In truth, the UK hip-hop/grime scene has been in a strong place for a number of years now and many artists are achieving mainstream success, with or without Drake. Does the UK hip-hop/grime scene need Drake? No. But it’s definitely a good thing that someone is appreciating the music and the culture, without simply exploiting it. With Stormzy smashing the charts with his latest album ‘Gang Signs & Prayer’ and prominent artists selling out venues up and down the country the UK hip-hop/grime scene has never been in a better place than now. It’s a scene rich wih new talent, and I for one am extremely excited by some of the artists that are coming through the ranks. On the back of that, here’s a list of 10 of the most exciting new artists coming out of the UK hip-hop/grime scene.
Bringing back those Channel U and Risky Roadz vibes Skepta teams up with A$AP Mobs Young Lord to deliver us his latest single in the build to his much anticipated album Konnichiwa. The second wave of grime is in full effect, but with the instrumentalists taking most of the spotlight this time around, it was time for the MC’s to respond. Wiley’s new album Snakes and Ladders is rising up the charts, and Skepta is ready to follow – it’s a good time to be a fan of grime. The track is a real head-bopper, the 8-bit bouncy beat combined with Skepta’s flow has a very nice old school feel to it. It’s a throwback, anyone who use to listen to Frontlinerz, Choong Family, or P2J Project, will definitely appreciate the sound – check out Giggs collaboration with B.O.B on ‘Don’t Go There’ for similar tracks. Young Lord sings the catchy chorus, with Skepta delivering the heat. Pure fire!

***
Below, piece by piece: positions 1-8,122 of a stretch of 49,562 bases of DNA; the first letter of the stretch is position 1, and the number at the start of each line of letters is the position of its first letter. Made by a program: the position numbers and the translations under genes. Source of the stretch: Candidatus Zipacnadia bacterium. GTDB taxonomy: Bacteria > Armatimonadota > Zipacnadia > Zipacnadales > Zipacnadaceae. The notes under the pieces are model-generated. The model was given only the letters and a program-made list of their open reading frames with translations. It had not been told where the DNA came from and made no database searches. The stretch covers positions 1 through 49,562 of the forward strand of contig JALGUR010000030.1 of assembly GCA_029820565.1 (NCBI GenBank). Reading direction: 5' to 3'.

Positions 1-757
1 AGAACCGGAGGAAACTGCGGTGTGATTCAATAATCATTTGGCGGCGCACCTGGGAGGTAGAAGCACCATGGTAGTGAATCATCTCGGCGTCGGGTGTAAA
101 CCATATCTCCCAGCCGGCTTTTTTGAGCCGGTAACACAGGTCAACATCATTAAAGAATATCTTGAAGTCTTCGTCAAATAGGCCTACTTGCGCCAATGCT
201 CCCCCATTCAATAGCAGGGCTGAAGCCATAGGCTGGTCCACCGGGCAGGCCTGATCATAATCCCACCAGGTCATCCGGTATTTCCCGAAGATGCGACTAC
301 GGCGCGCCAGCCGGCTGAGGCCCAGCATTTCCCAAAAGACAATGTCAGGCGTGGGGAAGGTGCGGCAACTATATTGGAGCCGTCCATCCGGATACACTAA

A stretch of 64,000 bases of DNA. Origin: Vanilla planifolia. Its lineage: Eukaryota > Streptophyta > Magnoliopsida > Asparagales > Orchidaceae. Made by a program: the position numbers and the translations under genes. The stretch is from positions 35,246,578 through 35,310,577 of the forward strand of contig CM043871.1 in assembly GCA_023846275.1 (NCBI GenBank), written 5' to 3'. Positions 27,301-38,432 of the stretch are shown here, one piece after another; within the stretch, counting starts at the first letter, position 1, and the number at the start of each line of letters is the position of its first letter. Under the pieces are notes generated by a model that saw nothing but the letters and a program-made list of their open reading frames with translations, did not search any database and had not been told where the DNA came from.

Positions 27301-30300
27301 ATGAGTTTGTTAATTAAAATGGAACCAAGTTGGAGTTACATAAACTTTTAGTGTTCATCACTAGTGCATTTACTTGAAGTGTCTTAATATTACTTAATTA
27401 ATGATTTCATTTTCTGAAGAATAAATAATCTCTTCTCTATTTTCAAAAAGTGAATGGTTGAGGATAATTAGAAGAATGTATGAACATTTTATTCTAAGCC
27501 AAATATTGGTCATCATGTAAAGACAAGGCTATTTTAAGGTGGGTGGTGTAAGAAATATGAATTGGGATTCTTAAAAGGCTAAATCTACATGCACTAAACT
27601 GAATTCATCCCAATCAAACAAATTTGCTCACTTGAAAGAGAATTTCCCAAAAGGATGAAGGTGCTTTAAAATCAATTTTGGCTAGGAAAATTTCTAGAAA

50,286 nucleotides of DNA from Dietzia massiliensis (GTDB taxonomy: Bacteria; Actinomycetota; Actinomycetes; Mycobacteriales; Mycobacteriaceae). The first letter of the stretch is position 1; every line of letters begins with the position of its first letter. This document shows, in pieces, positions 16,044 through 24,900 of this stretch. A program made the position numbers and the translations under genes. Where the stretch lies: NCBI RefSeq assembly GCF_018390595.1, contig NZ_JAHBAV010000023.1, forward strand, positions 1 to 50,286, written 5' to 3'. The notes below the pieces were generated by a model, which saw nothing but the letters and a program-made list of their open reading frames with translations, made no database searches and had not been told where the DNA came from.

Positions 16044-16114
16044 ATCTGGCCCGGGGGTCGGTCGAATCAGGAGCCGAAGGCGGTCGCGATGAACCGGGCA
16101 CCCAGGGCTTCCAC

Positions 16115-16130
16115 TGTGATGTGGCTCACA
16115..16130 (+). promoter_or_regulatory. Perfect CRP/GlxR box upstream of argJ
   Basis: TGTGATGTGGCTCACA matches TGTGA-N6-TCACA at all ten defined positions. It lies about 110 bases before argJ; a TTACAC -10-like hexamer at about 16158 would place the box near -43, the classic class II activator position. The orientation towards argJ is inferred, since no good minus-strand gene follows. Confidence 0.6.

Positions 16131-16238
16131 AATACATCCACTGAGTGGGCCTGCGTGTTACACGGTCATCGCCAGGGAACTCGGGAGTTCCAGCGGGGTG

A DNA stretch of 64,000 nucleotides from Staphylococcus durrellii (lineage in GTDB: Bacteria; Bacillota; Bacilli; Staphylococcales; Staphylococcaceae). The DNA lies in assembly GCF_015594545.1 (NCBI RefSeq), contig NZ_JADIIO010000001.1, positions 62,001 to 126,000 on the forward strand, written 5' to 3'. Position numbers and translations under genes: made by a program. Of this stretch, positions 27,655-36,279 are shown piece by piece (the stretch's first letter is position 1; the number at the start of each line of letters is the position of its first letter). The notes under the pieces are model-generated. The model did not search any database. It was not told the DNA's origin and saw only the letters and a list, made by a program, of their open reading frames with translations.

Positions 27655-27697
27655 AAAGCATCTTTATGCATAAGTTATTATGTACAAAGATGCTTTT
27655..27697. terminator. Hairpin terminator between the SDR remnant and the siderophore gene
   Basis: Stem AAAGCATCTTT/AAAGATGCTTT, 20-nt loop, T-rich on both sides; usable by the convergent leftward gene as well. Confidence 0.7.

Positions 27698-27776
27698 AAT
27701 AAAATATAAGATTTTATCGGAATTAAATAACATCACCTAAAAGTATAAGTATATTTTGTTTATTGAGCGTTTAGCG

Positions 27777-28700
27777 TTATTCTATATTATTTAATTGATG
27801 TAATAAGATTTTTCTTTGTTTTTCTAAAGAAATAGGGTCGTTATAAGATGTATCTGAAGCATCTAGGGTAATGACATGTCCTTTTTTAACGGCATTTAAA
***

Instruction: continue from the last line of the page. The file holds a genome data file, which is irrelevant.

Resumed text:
First published: November 10, 2014
According to many eminent scholars, authors and theorists of the English language, ‘cellar door’ is a phrase which is beautiful pure in terms of its sound – regardless of its meaning. It’s a weird juxtaposition then that the young and gritty rap duo The Underachievers, hailing from the urban outlaying of Flatbush, Brooklyn have decided to name their latest project after it. The frenetic rhymes, hazy and dark beats; that type of hit-you-in-the-face, hundred mile an hour flow. This is a gnarled and darkened beauty, one which someone may revel in a full moon on a clear, warm summer night, or appreciate the beauty of a graffiti-layered backstreet alley. The rhymes are hard hitting, the rappity-rap ganja-toking archaic style of MCing prominent on all tracks.
Music video I did for a college assignment of Kid Cudi’s song ‘Solo Dolo.’ All filmed on my GoPro camera and edited in Final Cut. I’m a huge of Kid Cudi and this is one of my favourite, if not the darkest, tracks off his first studio album ‘Man On The Moon: The End Of Days.’ Whilst producing the music video I really looked into what the song was about and started to put meaning to the lyrics, here’s my conclusion;
Whilst the media focused on the release of the controversial track ‘Draft Days’, on the undercurrent was the release of the much more sensual ‘Days In The East’. The day before ‘Days In The East’ was released Drake had openly criticised Chance the Rapper and a number of NBA and NFL players, whilst also expressing his affection for Hunger Games actress Jennifer Lawrence on ‘Draft Days’. Expectedly, this mounted a media fury, but as the dust began to settle the focus shifted, as the beautifully melodic ‘Days In The East’ took over.